Authors: Nathan Hoekzema MD*, Mohanad Bakleh MD, MIr Ali, MD PhD, Alexander Shin MD, Douglas Osmon MD
Title: The Microbiology of Agricultural Upper Extremity Trauma
Addresses: Mayo Clinic Department of Orthopaedic Surgery, 200 first ST SW, Rochester, MN, 55905
Purpose: The purpose of this study is to determine the microbiology of upper extremity wounds, to ascertain if the development of clinical infections is related to wound severity, and to determine if organisms isolated at the time of initial treatment and subsequent infections were susceptible in vitro to prophylaxis.
Methods: A retrospective chart review of 214 patients. Inclusion criteria included open wounds, upper extremity, agricultural etiology, and initial treatment at our institution. Information on patient demographics, injury specifics, treatments, and culture results were recorded. Wounds were classified on a new grading scale from 1-3, one being the least severe and three being the most severe.
Results: Wound types were 12.1% type one injury, 43.9% type two, and 43.9% type three. The most common microbiology was Coag negative Staph, with the second most common being Enterobacter. 18.7% of patients had some form of infective complication. 7.9% had cellulitis, 7.5% had deep soft tissue infections, and 3.3% with osteomyelitis. 2.8% went on to an amputation due to infection; 1.4% of those were below elbow amputations (all were type 3), 0.9% digit amputations (all Type 2), and 0.5% digital revision amputation due to infection (Type 3). There was 1 Flap failure due to infection (Type 3). Of patients that developed infection (40) and had positive fungi cultures (13), 10 were Type 3, 3 were Type 2, and no Type 1.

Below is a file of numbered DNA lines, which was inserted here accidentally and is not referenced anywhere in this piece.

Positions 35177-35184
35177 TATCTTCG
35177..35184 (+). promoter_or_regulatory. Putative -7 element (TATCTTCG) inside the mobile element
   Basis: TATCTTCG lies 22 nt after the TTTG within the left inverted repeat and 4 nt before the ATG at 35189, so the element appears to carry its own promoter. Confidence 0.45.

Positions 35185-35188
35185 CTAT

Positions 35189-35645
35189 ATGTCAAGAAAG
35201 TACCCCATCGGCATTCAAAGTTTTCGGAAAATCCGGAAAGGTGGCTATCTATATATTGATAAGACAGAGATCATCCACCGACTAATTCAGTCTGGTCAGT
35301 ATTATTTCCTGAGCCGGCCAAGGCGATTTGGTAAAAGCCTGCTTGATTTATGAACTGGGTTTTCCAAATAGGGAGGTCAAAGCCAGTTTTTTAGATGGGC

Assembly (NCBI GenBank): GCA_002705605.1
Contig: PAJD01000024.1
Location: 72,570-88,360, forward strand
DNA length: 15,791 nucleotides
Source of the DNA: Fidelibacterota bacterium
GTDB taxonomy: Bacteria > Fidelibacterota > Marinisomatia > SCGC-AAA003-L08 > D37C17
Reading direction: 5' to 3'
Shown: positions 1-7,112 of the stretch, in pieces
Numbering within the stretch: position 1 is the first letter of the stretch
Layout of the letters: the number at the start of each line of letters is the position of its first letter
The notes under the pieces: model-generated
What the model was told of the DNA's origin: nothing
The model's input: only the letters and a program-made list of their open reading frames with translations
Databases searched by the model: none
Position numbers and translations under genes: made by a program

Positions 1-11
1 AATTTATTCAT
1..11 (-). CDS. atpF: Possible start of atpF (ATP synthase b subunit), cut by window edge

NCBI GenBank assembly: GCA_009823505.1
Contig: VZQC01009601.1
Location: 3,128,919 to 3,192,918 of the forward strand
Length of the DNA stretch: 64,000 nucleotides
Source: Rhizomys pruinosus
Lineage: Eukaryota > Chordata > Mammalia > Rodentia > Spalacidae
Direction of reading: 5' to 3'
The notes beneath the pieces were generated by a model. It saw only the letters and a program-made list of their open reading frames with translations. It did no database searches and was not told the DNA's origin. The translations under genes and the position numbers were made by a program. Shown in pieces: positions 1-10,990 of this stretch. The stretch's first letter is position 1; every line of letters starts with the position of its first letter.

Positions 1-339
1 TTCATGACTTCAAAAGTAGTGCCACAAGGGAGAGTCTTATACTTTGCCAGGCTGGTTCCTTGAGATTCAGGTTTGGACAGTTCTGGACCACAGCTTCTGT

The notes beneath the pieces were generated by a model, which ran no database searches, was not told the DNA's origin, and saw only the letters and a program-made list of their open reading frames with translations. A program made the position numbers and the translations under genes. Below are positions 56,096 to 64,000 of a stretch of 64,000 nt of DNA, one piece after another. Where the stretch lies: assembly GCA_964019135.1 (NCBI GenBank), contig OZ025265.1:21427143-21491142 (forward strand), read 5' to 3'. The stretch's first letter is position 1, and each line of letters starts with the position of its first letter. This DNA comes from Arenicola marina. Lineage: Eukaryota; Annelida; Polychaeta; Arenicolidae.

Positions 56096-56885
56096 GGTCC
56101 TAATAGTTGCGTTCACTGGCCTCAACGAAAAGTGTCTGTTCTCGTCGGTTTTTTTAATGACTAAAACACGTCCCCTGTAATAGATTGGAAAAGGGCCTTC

Discussion: In review of the in vitro susceptibilities, 90% patients that developed clinical infection had organisms resistant to the prophylactic regimen. We recommend wide spectrum antibiotic prophylaxis and thorough surgical debridement(s), especially for our Type 3 injuries. Due to the lack of control groups in our study, we are unable to suggest a specific prophylactic medication. We can; however, based on our data, suggest an empiric treatment scheme for a clinical infection. Based on the culture and sensitivity results we would suggest an initial regimen that is active against Staphylococci, Pseudomonas aeruginosa, Enterobacter, and anaerobes.
The exact medications used should be tailored to one's institution based on local resistance patterns and hospital formulary. The high numbers of Stenotrophomonas in our series would need adjunctive coverage such as Clavulanate/Ticarcillin (Timentin) or Sulfamethoxazole/Trimethoprim (Bactrim).
Infections in these types of wounds can be very complicated and a multidisciplinary approach including infectious disease specialists and surgeons is mandatory.